The other day I met a young Orthodox Jew who approached me in Manhattan to say hello. We talked about the state of Jewry and of Israel, and I gained considerable respect for his intellect and his insight.
Then I asked him where he had grown up, and he told me, “In a really tough neighborhood in Brooklyn, where there is a lot of tension between the Jews and the shvartzas.” The comment broke my heart and my impression of him plummeted.
A friend with whom I discussed the incident told me that I judged the young man too harshly, that he might have meant nothing by it, and that it was just an expression to which he had been acclimated. He asked that, rather than judge this student, I lend him the benefit of the doubt and attempt instead to educate him as to why the term ought never be used.
I wrote a column last year about how the word “shvartza” must be retired forever (“The ‘S’ Word Has No Place In a Religious Jew’s Vocabulary,” op-ed, Feb. 2, 2007). It is an insulting, offensive, and derogatory term that has no place in the mouths of people committed to ethics. And since we Jews have a faith that demands the highest moral standards, it simply can never be part of our lexicon.
In the wake of that column, I was surprised to find that a number of people – religious and secular alike – wrote that I was exaggerating. Shvartza, they said, was an innocent and benign term that simply meant “black person.”
It doesn’t. It’s a pejorative, a term with a distinctly condescending connotation. My purpose in addressing this issue again is not to sound holier-than-thou or to be self-righteous. But when I hear the term, I feel pain. Pain that we Jews who have suffered so much persecution can be so callous as to speak condescendingly, however unintentionally, of other human beings. And pain that we religious Jews in particular can so betray our core values by inadvertently coming across as bigots.
I once found myself in a polite argument with a fellow Orthodox Jew after I had politely shared with him why the term shvartza is offensive. “It’s OK for you to criticize, Shmuley,” he said, “because you don’t live in a neighborhood where you have to be afraid to walk the streets or where your car gets vandalized every night. We don’t mean anything bad with the term, but we are the victims here.”
But why must an entire population be criminalized because of the sins of a few? And isn’t blaming an entire community not only racist but exactly the tactic used against Jews by the worst anti-Semites? How many Jew-haters harp on a few high profile white-collar criminals who are Jewish to reinforce anti-Semitic stereotypes?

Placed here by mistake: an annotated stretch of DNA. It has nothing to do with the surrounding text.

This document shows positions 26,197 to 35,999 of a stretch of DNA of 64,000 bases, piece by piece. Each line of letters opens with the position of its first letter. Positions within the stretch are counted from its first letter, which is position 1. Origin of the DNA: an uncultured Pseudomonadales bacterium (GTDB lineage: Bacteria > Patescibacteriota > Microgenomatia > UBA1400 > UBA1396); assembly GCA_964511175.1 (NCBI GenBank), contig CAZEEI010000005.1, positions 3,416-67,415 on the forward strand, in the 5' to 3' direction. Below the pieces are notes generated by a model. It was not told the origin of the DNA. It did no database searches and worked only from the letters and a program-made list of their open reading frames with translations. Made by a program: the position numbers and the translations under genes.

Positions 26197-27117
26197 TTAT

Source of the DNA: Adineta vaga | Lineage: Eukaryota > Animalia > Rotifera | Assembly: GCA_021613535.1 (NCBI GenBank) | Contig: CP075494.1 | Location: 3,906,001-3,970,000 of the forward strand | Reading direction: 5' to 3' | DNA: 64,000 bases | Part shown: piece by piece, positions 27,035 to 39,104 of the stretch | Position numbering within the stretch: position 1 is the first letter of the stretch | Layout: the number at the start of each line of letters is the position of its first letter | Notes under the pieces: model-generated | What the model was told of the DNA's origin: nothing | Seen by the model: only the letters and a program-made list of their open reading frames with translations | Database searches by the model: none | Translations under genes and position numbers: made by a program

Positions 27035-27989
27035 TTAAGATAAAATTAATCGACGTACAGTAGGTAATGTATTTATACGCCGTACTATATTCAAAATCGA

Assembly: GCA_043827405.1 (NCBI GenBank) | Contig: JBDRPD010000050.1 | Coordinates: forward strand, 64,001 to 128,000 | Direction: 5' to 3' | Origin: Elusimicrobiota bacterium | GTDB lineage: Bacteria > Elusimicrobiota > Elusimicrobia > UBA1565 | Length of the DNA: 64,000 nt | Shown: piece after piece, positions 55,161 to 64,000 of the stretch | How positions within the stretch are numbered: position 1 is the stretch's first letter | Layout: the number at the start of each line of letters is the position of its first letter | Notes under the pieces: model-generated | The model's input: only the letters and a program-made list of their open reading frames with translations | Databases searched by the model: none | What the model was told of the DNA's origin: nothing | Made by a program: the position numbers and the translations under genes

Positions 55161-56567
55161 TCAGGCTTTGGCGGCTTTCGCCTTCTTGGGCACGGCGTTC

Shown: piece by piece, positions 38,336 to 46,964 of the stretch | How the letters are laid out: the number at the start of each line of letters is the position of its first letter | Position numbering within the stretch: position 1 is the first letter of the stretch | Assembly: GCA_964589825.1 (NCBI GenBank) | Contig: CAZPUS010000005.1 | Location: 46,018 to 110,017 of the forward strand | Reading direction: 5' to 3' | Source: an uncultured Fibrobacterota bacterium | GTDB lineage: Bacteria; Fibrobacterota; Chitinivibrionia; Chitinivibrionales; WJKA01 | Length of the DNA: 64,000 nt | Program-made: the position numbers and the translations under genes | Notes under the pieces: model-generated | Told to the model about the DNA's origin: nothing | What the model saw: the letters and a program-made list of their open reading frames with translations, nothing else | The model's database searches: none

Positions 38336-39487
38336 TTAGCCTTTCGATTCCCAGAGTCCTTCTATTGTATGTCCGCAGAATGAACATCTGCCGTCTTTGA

Jews are called by the Torah to be a light unto the nations, and it is religious Jews in particular, who live lives openly committed to Jewish ritual and values, upon whom this responsibility first devolves. But what light is it that we impart when we use a term that betrays the Torah’s most sacred value – that there is only one God in heaven who created every human being in His likeness?
Just think how people who are unfamiliar with Jews must react when they hear any of us using an unpleasant expression about a fellow human being.
We Jews, a righteous and generous people, whose Torah calls us to the mighty ideal of loving our neighbor as ourselves, must never speak of another person contemptuously. How much more so that Orthodox Jews in particular, who are renowned the world over for their charity, humility, and loving-kindness, must be extra vigilant never to offer even a hint of discriminatory language.
Presidential hopeful Barack Obama has expressed the need for America to transcend red state and blue state divisiveness and come together for shared national purpose. But his former pastor, Rev. Jeremiah Wright, has given speeches that places rifts over reconciliation and generates heat rather than healing. The same is true of Louis Farrakhan, whom Rev. Wright has praised, even though he is guilty of hate speech against Jews and Judaism.
Our moral authority to condemn such insensitive and inflammatory rhetoric is dependent upon us being utterly different in thought, speech, and action.
Who better than Jews and blacks know what is to suffer? And who better than Jews and blacks know that there can be no tolerance for intolerance? And who better than Jews and blacks need to come together to battle bigotry, defeat discrimination, and generate goodwill among all mankind?
Rabbi Shmuley Boteach hosts a daily national radio show on “Oprah and Friends” and is the author most recently of “The Broken American Male.” Visit his website at www.shmuley.com.